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The influence of snow microstructure and properties on the grip of winter tyres

The friction of tyres on roads has been of practical importance for many years with nearly 80% of terrestrial traffic making use of rubber tyres. Tyres provide the grip required for vehicle acceleration, braking and cornering. In order for a tyre to grip on a snow covered surface friction mechanisms such as “ploughing”, (where sharp tread block edges dig into and break bonds between the snow grains) and fluid film lubrication must be considered. These are not present when a tyre interacts with tarmac. In addition metamorphism of the snow over time can result in variations of the structure and mechanical properties, this can occur rapidly especially when dealing with temperatures close to snows melting point. When full car-scale outdoor testing is carried out the snow conditions cannot be controlled and vary daily. This means the snow properties must be measured every day so that any observed variations in friction can be attributed to the tyres rather than the snow. At present the simple measurements being carried out on the snow tracks have not proved sufficient to pick up on the variations in the snow. This leads to inconsistent results: one tyre behaves differently on two different days, even though the snow was measured to be the same. This has resulted in the need for further study of the way snow variations influence the grip of winter tyres. The primary aim of this study is to identify which snow properties contribute to the friction of tyres on snow and be able to estimate the friction from measurements of snow properties. This work is the first comprehensive study to combine: multiple snow properties, microstructure characterisation, measurement of friction behaviour and different snow (both artificial and natural). In order to study the way snow affects the grip of winter tyres, methods of manufacturing artificial snow with consistent mechanical properties and microstructure are used. A method of blending ice chips (a solid state fracturing process) and compressing the resulting snow to form a test track was developed during a previous PhD carried out in our group. An alternate snow microstructure was created by using an established process of creating snow by vapour deposition. The process was simplified and downscaled, the resulting snow consisted of large dendritic grains, very different to the blended ice chips. Both snows were pressed in identical manners to create snow testing tracks. In addition, natural snow collected from the field was tested to compare with the artificial snow. In order to investigate how the variations in the snow affected the friction of tyres extensive testing was carried out in a cold room using a linear tribometer, using procedures established in previous studies. Two analytical rubber samples were used to investigate the friction, a rounded edge sample and a siped sample. Testing was carried out at -10°C at speeds of 0.01m/s, 0.1m/s and 1m/s. A significant part of this PhD involved the development of new methods and equipment which have not been used to study snow in this way before. In order to characterise mechanical properties, shear testing, compression testing and cohesion testing were carried out. To investigate snow microstructure, surface profilometry, microscopy and X-ray microtomography were used. Correlating the changes observed in snow characteristics with the changes recorded in the coefficient of friction has allowed the development of an empirical equation. This can be used to predict the coefficient of friction of a given snow based on three relatively simple snow measurements: a compression test to calculate the effective modulus, a roughness measurement to calculate the peak count density and a snow penetration test. For the first time this study allows us to use the empirical equation to estimate the relative contributions of the ploughing and surface friction mechanisms to the total friction. This allows the comparison of full car-scale test data as it is now possible to account for variations in the snow test tracks.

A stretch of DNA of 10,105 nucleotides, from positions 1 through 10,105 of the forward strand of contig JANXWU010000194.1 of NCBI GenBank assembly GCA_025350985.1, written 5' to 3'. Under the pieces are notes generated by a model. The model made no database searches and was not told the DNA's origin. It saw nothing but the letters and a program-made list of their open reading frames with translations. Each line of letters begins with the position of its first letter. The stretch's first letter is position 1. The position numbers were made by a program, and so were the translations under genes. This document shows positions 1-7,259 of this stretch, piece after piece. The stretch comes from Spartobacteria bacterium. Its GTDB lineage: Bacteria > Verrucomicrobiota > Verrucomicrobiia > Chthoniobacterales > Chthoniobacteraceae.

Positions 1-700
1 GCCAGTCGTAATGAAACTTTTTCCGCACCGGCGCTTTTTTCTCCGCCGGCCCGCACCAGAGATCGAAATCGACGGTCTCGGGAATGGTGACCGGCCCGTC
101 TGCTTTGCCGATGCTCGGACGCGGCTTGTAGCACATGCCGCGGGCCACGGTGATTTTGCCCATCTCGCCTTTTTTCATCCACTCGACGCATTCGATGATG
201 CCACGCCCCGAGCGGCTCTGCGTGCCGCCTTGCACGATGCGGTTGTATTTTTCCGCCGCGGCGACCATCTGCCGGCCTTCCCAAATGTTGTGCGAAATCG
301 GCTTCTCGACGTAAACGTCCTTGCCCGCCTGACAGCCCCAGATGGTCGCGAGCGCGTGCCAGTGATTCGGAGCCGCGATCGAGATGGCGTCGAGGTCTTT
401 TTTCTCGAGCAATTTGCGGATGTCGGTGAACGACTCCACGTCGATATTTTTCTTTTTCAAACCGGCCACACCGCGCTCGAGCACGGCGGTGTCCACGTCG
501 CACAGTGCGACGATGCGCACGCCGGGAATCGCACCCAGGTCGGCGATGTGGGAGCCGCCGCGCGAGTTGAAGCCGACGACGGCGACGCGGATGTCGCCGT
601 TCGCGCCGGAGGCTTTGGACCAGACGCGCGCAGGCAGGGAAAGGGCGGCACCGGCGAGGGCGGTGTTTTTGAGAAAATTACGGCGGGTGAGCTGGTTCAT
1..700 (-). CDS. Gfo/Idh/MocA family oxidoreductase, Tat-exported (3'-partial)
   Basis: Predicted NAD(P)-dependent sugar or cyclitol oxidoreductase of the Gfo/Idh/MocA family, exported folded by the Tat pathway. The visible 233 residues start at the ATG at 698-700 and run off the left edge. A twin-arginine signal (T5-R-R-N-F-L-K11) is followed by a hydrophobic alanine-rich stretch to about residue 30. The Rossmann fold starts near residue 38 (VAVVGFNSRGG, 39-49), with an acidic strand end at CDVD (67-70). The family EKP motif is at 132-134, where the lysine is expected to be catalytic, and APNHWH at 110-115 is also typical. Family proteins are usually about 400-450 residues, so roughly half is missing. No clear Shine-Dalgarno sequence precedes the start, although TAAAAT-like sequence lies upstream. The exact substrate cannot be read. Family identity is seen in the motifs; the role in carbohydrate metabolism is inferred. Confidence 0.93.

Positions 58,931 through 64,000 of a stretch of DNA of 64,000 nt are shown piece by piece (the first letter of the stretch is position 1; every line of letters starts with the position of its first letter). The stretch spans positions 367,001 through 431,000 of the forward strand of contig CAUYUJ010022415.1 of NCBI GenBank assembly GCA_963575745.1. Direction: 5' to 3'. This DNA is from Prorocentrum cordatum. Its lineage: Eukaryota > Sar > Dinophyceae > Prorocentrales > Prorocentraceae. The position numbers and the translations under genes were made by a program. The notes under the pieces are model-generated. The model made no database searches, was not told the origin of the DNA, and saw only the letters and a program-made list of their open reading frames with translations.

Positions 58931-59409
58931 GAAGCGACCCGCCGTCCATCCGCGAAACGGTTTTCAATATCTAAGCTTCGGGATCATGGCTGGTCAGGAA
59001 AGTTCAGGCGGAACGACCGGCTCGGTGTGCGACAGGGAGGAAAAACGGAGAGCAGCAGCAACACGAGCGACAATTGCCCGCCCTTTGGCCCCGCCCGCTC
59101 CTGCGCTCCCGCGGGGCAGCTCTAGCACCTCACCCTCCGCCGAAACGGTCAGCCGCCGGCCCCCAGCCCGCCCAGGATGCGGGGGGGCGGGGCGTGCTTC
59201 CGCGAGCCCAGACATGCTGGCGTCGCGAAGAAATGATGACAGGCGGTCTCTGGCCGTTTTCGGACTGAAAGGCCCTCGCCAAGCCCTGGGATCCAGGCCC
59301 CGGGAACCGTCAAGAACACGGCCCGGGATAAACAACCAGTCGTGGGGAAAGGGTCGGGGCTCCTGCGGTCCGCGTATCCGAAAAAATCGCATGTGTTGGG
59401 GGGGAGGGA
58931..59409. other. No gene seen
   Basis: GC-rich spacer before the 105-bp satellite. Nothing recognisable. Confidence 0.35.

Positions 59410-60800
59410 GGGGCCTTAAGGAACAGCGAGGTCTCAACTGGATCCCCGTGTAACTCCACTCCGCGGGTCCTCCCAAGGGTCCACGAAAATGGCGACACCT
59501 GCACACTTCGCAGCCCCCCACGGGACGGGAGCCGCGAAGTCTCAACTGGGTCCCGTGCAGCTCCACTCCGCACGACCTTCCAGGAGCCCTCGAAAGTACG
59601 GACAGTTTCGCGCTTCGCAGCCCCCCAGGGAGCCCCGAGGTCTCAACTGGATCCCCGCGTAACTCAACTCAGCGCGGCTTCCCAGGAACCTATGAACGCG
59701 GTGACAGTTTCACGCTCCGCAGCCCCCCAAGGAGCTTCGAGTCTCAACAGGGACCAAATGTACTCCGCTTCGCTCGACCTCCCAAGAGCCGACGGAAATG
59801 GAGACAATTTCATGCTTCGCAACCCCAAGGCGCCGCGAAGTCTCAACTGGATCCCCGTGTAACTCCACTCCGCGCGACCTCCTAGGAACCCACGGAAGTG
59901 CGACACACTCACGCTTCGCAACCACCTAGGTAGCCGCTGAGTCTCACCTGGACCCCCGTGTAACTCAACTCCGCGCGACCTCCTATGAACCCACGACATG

Date January 2017
CreatorsCuthill, Fergus
ContributorsBlackford, Jane ; Koutsos, Vasileios
PublisherUniversity of Edinburgh
Source SetsEthos UK
Detected LanguageEnglish
TypeElectronic Thesis or Dissertation

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